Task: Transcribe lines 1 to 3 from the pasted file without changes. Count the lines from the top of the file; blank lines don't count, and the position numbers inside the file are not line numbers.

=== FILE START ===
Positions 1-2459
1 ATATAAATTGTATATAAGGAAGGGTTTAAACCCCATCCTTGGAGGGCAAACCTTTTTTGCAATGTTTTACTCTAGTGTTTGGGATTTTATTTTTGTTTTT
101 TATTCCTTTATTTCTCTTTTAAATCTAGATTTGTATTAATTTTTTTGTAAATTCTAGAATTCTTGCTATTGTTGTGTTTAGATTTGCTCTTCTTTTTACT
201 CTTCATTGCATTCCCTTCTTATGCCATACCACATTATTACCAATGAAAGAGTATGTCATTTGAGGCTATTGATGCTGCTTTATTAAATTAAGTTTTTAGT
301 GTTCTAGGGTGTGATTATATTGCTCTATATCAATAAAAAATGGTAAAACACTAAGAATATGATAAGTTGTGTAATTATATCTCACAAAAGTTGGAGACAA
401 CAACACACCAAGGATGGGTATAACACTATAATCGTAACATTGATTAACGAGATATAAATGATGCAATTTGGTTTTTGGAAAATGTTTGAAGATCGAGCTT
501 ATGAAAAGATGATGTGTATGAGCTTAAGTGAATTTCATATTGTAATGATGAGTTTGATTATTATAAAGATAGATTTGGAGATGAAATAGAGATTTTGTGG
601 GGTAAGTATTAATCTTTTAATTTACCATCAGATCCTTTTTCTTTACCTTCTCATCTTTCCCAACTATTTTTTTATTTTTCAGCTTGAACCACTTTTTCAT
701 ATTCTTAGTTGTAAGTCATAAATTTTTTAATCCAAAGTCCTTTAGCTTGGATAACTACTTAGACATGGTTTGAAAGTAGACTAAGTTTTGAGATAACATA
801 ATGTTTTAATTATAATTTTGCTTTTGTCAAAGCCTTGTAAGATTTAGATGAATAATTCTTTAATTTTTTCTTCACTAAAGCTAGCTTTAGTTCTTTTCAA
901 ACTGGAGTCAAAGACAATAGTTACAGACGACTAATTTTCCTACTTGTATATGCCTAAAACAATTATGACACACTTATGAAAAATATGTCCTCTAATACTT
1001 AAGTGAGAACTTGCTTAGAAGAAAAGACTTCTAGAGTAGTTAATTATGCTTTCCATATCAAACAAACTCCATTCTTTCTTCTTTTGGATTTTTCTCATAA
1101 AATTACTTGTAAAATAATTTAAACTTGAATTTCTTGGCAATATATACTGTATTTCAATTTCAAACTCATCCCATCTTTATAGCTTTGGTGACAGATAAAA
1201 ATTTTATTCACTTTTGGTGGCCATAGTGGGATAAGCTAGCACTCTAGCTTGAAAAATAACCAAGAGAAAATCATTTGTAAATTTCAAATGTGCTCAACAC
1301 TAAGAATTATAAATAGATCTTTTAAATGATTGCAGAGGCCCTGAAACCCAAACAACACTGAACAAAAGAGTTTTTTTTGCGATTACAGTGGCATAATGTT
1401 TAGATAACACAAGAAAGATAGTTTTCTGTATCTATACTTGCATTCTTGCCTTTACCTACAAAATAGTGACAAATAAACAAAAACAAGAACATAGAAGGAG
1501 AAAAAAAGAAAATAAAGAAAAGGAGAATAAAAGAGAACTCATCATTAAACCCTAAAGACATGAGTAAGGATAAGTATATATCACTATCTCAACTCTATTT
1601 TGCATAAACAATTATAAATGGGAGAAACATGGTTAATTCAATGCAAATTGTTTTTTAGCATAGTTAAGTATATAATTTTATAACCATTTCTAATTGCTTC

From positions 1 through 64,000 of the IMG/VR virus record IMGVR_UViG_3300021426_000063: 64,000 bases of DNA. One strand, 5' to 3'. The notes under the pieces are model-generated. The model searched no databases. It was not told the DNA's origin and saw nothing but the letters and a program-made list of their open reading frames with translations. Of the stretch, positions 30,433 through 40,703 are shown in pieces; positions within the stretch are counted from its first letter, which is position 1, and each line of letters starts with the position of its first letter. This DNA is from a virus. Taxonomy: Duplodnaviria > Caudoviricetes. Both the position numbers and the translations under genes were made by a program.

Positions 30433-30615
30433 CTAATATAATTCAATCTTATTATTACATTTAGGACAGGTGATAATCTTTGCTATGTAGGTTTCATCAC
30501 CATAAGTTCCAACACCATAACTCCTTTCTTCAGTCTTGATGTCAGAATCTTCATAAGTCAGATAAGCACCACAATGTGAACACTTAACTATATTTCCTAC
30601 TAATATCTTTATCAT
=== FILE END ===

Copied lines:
Positions 1-2459
1 ATATAAATTGTATATAAGGAAGGGTTTAAACCCCATCCTTGGAGGGCAAACCTTTTTTGCAATGTTTTACTCTAGTGTTTGGGATTTTATTTTTGTTTTT
101 TATTCCTTTATTTCTCTTTTAAATCTAGATTTGTATTAATTTTTTTGTAAATTCTAGAATTCTTGCTATTGTTGTGTTTAGATTTGCTCTTCTTTTTACT